"In Britain at least, changes of government are precipitated not by a burning sense of right and wrong but by a vague feeling that things have gone too far in one direction and that some kind of correction is needed to bring them back into balance. After a while, voters bank the good things that a government has given them and look to the other party to deliver them from the bad things. They got the welfare state from the Attlee government, for instance, but after five years of sacrifice they were longing to do some shopping. They got something like full employment from a series of Labour and Conservative governments but they also got higher taxes and over-mighty trade unions and so turned to Margaret Thatcher. She and John Major sorted out those problems but kept health and education on such short rations that voters in the end elected New Labour, at least in part, to build them back up again. It did so, but did little or nothing to tackle the underlying vulnerabilities of a growing welfare state reliant on an economy built increasingly on debt and immigration, as well as an unwarranted confidence that the good times could ever end." - Tim Bale, The Conservative Party from Thatcher to Cameron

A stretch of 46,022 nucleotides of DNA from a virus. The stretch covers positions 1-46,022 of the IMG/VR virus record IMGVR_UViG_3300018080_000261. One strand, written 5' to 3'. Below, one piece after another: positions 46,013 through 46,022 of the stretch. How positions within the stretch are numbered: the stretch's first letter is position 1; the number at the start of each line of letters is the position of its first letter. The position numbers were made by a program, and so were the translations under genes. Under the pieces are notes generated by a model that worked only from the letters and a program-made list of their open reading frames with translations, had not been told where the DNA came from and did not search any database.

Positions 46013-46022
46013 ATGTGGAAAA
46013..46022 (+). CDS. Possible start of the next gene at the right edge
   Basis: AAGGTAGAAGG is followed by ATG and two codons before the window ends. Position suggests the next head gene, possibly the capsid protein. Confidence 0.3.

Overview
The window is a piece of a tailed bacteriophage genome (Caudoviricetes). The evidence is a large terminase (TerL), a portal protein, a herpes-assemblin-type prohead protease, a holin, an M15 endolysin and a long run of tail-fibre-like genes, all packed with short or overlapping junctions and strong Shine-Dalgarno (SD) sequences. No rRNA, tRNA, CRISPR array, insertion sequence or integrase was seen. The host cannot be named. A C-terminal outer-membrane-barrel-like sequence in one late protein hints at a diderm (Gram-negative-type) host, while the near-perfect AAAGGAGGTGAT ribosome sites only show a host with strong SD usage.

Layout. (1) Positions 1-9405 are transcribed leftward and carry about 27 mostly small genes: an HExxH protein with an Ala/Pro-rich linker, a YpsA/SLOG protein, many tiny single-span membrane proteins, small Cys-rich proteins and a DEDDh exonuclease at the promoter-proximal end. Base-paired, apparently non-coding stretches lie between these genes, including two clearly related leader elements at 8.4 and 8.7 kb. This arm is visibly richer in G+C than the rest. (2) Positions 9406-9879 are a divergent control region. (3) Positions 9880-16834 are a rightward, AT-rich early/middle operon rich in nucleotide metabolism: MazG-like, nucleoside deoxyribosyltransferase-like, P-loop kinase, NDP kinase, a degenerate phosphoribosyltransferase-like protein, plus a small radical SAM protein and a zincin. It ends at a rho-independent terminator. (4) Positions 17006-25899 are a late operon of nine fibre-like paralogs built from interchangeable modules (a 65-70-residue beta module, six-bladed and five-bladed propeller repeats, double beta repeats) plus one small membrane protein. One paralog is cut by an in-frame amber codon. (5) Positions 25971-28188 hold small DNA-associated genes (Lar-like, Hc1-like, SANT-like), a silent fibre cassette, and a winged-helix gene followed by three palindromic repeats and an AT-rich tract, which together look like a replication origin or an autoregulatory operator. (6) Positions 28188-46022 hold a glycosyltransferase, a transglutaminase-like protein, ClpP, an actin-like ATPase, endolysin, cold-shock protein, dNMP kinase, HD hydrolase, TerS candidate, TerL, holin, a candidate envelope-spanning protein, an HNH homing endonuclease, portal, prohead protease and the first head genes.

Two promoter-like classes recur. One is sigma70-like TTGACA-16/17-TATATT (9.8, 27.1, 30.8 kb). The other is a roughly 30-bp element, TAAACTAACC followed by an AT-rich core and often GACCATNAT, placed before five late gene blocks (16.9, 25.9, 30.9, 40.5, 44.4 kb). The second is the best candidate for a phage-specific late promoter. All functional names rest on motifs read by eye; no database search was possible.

Black Panther

There is a striking parallel between Wakanda and Themyscira – faraway hidden utopias which flip the privileges of our world. In Black Panther the attraction of that idea is brought out a bit more than last year's Wonder Woman. The little boy who grows up to be the villain sees the glow of a spaceship in the sky, the possibility of escape and the hope of a new world. Wakanda becomes a way to transform present day iniquities and right historic wrongs.